11. I’m worried about impacts caused by construction.
This study is one of KDOT’s top priorities. Based on the time required to conduct environmental studies, complete schematic and final design, and acquire any necessary
right-of-way, KDOT estimates it may be 5-10 years until major construction activities will begin.
With the support of the community and its elected officials, it may be possible to accelerate some improvements. Effort to minimize and mitigate construction impacts will be important considerations of future design phases.
12. Additional traffic signals are needed where they are not already provided.
Our traffic analysis indicates the closely spaced traffic signals contribute to congestion, and safety is a concern with backups created by these many intersections. This feasibility study will consider additional access management strategies to promote mobility along Randall Road, with as little negative impact as possible to side street access.
A development proposed for the southwest corner of Randall Road at IL 72 is anticipated to add a traffic signal at Carrington Road.
13. Existing traffic signal timing is frequently interrupted by emergency vehicles going to Advocate Sherman Hospital. Is this an issue which can be addressed?
The entire Randall Road traffic signal network is “preempted” by the approach of an emergency vehicle, which improves the vehicle’s access to Advocate Sherman Hospital, but resets the cycle for the entire corridor. This creates long red lights and backups for all other movements using Randall Road. An attempt to reduce the effect of these preemptions on traffic, without compromising emergency vehicle access, will be an important aspect of the study.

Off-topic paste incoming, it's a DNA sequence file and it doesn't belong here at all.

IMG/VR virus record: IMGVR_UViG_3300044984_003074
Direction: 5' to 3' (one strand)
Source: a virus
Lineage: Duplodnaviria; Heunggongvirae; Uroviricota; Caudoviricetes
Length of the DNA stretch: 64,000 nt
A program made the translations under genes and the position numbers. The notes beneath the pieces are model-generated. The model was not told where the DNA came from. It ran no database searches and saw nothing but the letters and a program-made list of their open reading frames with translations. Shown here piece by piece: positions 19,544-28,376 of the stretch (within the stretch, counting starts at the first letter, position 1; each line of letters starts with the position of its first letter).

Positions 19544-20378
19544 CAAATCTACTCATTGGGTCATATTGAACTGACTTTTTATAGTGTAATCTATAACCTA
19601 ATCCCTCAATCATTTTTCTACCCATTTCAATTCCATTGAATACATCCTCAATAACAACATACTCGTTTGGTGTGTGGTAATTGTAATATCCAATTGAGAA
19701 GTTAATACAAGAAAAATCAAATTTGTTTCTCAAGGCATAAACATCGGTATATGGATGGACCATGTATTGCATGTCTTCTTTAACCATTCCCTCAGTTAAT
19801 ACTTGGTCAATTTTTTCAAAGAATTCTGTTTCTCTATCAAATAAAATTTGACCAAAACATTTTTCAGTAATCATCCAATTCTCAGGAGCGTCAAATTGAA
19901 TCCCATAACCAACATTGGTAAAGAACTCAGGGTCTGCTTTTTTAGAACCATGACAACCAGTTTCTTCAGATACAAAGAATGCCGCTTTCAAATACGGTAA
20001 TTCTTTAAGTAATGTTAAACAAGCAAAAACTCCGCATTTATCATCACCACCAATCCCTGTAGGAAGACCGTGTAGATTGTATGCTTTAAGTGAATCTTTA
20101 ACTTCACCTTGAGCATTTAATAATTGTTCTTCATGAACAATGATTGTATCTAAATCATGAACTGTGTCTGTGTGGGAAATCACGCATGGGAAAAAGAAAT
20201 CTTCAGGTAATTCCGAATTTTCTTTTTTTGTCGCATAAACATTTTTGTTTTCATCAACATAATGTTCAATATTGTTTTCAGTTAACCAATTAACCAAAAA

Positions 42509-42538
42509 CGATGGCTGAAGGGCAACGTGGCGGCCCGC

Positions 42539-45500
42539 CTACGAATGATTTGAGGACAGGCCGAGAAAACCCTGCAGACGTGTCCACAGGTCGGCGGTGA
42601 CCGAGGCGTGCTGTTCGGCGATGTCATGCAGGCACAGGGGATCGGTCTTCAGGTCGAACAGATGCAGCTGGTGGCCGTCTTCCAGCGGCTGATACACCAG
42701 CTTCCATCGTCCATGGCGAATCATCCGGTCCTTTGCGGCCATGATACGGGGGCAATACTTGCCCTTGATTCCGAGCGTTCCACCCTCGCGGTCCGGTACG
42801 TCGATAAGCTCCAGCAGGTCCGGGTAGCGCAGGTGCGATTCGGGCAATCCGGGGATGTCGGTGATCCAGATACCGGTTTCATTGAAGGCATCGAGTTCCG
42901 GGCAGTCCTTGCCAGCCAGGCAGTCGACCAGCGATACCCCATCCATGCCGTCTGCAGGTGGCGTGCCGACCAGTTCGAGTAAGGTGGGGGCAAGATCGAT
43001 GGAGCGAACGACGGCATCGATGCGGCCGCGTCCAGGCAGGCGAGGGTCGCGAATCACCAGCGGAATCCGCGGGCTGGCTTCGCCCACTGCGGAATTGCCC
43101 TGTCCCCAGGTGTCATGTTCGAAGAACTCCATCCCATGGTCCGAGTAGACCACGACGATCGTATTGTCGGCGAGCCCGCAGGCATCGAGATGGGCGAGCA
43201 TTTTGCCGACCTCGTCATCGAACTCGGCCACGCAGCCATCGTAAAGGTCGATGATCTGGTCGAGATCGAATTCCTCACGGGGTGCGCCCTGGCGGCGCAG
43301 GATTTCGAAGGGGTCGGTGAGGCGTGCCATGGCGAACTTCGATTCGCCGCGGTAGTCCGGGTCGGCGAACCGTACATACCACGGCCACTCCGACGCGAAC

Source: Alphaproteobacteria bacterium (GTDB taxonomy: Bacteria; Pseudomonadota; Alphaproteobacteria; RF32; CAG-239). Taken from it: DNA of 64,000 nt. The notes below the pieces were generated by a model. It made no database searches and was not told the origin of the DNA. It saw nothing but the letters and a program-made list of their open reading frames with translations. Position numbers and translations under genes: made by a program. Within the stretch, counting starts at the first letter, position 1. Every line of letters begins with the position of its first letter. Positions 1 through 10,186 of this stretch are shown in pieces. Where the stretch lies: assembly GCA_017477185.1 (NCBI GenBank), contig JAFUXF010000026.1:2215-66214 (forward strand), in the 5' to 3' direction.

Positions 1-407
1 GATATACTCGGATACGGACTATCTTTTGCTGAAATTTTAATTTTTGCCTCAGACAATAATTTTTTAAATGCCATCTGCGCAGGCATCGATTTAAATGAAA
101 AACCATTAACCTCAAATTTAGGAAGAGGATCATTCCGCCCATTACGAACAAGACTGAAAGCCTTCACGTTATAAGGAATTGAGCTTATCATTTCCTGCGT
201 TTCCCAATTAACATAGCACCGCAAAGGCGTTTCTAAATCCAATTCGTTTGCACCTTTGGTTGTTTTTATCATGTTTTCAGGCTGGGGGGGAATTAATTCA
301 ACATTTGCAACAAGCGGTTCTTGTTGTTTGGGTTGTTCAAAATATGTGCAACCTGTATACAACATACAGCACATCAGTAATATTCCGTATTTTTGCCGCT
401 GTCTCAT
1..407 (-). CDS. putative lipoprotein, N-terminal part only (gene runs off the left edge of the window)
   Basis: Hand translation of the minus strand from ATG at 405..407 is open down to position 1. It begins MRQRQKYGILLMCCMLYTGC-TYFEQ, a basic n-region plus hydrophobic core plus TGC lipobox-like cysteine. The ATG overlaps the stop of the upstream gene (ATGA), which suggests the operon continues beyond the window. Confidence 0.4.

14. Local developments, particularly new apartments and businesses, are making traffic worse.
The advantages offered by this area, which have drawn so many people and businesses over the past 30 years, are just as visible today. As a result, it is very likely that new homes and facilities will continue to seek out the area. This study will work to balance the needs of commuters with those of local stakeholders–whether they are established, new, or anticipated.
15. I am in support of this project as new improvements with long-term benefits are needed.
The study takes into consideration potential traffic demands through the year 2050. The study team is very aware of how critical Randall Road is to the economic health of the county and the area. The feasibility study will emphasize large-scale concepts intended to provide significant improvements in mobility and capacity.
16. I oppose this project, and I do not believe any improvements need to be built.
The study team is very aware of how critical Randall Road is to the economic health of the county and the area. This study will consider a “no-build option” along with any list of potential improvements.
It should be noted that the project’s traffic and safety analyses as well as a great majority of public input received to this point, all support the idea that action should be taken.